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China's Nuclear Inventory Continues to Surge in 2024

China is expanding and diversifying its nuclear capabilities in both civilian and military sectors, boosting its global dominance in nuclear energy and weapons.



Russian Foreign Minister Sergei Lavrov attends a meeting with Chinese President Xi Jinping in Beijing, China April 9, 2024. (Inside image ©Russian Foreign Ministry/Handout via REUTERS)

In the realm of civilian nuclear activity, China began construction of four new nuclear reactors in 2024. The Standing Committee of China's State Council, its chief administrative authority, approved the construction of two Hualong One reactors at the Taipingling and the Jinqimen sites. Chinese Premier Li Qiang chairs China's Standing Committee.

China General Nuclear runs the Taipingling nuclear power plant in the coastal southeast province of Guangdong. This is where Units 3 and 4 will be built. Units 1 and 2 will be constructed at the China National Nuclear Corporation-operated Jinqimen nuclear power plant in Zhejiang. The eastern coastal province is located along the East China Sea. 

Unit 1 is scheduled to commence production in 2025. The plant will eventually host six nuclear reactors. The Jinqimen plant is still in the pre-construction stage and will eventually host six units.

Building up an outsized presence in nuclear power, China and Russia account for almost 70% of new nuclear plants in the planning/construction stage globally. According to the Japan Electric Power Information Center, in January 2023, there were 110 third-generation nuclear reactors. China accounted for the most number of reactors (46), followed by Russia (30). 

Considering these numbers as a critical indicator, China and Russia seem set to boost their dominance in the global nuclear power sector. After all, it is the most vital key to future energy security. This concurrently will usurp their influence multifariously in global geopolitics.

Taishan Nuclear Power Plant in China. (©EDF Group )

Global Nuclear Dominance

In the realm of military nuclear activity, China's official line regarding its nuclear capability is "maintaining nuclear capabilities at the minimum level required to safeguard national security." But such a claim stands completely exposed. 

As per the latest United States Pentagon annual report "Military and Security Developments Involving China," the rapid expansion of China's nuclear arsenal is extremely worrisome. Estimated to be 500 warheads, the number is set to double by 2030.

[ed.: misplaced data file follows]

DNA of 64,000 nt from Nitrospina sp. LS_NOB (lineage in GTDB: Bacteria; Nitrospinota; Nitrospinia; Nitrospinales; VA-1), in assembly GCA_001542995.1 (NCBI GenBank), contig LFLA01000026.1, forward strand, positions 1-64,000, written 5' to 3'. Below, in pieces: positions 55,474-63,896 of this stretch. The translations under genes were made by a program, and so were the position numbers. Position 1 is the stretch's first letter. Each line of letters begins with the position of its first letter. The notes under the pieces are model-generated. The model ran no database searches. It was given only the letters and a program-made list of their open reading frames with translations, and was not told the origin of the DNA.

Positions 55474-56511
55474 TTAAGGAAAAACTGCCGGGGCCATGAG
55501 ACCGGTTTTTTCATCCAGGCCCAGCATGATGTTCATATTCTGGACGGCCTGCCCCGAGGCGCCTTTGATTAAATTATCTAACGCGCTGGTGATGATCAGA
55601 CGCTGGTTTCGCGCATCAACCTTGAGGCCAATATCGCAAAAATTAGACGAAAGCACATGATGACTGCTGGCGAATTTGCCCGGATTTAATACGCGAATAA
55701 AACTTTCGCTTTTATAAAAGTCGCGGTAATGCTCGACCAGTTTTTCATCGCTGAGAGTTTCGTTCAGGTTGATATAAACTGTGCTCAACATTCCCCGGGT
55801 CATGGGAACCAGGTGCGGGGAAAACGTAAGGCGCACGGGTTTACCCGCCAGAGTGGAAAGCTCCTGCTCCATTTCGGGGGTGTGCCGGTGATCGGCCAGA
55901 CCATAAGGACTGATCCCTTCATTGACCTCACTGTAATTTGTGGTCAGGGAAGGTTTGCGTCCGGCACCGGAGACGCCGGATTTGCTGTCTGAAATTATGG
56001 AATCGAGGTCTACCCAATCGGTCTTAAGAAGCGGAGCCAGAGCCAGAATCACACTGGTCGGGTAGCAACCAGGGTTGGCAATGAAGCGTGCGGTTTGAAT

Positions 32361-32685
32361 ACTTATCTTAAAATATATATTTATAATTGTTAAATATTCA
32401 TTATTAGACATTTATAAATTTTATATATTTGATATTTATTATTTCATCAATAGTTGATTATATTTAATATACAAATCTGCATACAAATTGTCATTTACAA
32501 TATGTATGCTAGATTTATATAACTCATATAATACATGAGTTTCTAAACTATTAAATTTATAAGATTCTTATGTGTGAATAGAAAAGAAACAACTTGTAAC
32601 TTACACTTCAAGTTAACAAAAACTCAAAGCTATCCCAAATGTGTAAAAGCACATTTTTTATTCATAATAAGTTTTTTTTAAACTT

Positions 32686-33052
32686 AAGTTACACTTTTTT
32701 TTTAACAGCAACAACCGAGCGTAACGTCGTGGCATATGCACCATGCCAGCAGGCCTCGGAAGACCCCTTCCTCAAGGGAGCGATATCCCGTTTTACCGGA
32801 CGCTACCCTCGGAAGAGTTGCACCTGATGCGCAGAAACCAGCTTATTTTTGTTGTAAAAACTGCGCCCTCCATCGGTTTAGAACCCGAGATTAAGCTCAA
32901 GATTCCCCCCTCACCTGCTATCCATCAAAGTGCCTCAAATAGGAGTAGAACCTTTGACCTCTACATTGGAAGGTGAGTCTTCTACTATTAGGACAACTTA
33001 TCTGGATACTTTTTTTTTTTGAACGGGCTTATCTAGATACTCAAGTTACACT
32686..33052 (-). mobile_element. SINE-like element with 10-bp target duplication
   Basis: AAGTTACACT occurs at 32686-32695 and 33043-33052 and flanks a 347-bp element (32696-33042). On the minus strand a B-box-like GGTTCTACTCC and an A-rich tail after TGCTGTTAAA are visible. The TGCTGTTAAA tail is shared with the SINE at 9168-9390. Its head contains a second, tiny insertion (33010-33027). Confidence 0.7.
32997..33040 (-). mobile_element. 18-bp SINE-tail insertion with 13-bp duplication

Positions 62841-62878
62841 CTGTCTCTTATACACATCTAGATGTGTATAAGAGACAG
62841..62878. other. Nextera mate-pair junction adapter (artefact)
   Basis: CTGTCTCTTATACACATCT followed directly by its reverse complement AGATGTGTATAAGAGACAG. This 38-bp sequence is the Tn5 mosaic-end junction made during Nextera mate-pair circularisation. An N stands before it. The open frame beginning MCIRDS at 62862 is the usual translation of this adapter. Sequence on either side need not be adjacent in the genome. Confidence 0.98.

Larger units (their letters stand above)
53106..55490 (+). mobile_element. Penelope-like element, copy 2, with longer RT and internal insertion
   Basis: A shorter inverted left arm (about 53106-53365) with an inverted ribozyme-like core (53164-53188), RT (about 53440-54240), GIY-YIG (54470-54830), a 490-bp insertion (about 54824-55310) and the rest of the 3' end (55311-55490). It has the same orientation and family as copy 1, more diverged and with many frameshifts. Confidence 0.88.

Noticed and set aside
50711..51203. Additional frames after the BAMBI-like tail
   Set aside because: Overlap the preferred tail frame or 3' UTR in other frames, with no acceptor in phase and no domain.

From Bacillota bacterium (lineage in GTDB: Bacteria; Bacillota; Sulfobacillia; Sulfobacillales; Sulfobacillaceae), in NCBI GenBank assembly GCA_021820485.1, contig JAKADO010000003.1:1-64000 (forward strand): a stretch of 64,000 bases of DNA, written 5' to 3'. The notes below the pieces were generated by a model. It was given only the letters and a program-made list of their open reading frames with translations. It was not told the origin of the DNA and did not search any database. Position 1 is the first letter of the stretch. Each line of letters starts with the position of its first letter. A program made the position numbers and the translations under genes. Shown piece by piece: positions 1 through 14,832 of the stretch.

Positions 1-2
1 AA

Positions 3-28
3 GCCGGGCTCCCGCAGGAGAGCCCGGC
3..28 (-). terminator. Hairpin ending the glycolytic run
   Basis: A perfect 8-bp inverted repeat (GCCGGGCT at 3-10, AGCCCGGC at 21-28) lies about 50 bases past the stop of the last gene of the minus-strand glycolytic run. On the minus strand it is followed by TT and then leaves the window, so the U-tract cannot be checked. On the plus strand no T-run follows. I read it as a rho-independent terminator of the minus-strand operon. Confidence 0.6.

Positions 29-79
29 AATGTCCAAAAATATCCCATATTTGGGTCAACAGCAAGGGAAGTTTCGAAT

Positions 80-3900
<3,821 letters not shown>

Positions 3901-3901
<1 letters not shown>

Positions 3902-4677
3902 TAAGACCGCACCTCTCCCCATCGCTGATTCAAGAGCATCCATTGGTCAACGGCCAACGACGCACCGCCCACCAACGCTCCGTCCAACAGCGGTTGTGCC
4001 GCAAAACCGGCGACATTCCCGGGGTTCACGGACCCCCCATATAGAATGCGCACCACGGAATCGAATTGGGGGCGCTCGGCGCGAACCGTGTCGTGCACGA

This confirms an earlier account by the Stockholm International Peace Research Institute (SIPRI). The steep rise in China's nuclear arsenal was a key SIPRI observation per its June 2023 annual assessment of the world's nuclear forces. Most of the new nuclear warheads to have entered the arsenals of any major military power from 2022 to 2023 were those of China.


SIPRI's estimate of the size of China's nuclear arsenal has increased from 350 warheads in January 2022 to 410 in January 2023. And it is expected to keep growing. These warheads are assigned to its operational land- and sea-based ballistic missiles and to nuclear-configured aircraft. 

Over the coming decade, the number of Chinese intercontinental ballistic missiles (ICBMs) is likely to reach or perhaps even exceed the numbers held by either Russia or the US. China's air-delivered, land-based, and sea-based nuclear weapons constitute the three legs of its nascent nuclear triad. The total number of Chinese ICBM launchers exceeds 450. These include training launchers, new launchers under construction, and operational launchers. Approximately 142 of these are thought to be operational.

President Xi Jinping (right) and Premier Li Qiang attend the closing ceremony of the National People's Congress in China. March 11, at the Great Hall of the People in Beijing. (©Kyodo)

Multiple-Warhead ICBMs

It remains unclear how China ultimately plans to operate its new silos. Whether they will all be filled, how many warheads each missile would carry, and whether a portion of them could potentially have conventional strike roles. China has four basic types of ICBMs. Namely, they are the DF-4, the DF-5, the DF-31, and the DF-41, with variants of each type. Most have a single warhead. However, a smaller but growing number of its ICBMs are capable of delivering multiple warheads.

An earlier version (2022) of the Pentagon's report to the US Congress on Chinese military and security developments projected that China might field a stockpile of roughly 1,500 warheads by 2035. This projection relied on several assumptions about China's future force posture and plutonium production.

This decade is set to witness how China aims to expand, modernize, and diversify its nuclear capabilities, in the military and civilian sectors. Compared to the past decade, China's nuclear modernization has grown multifold, both in scale and complexity. This has caused much anxiety to its Asian neighbors.


Author: Dr Monika Chansoria

Learn more about Dr Chansoria and follow her column "All Politics is Global" on JAPAN Forward, and on X (formerly Twitter). The views expressed here are those of the author and do not reflect the views of any organization with which she is affiliated.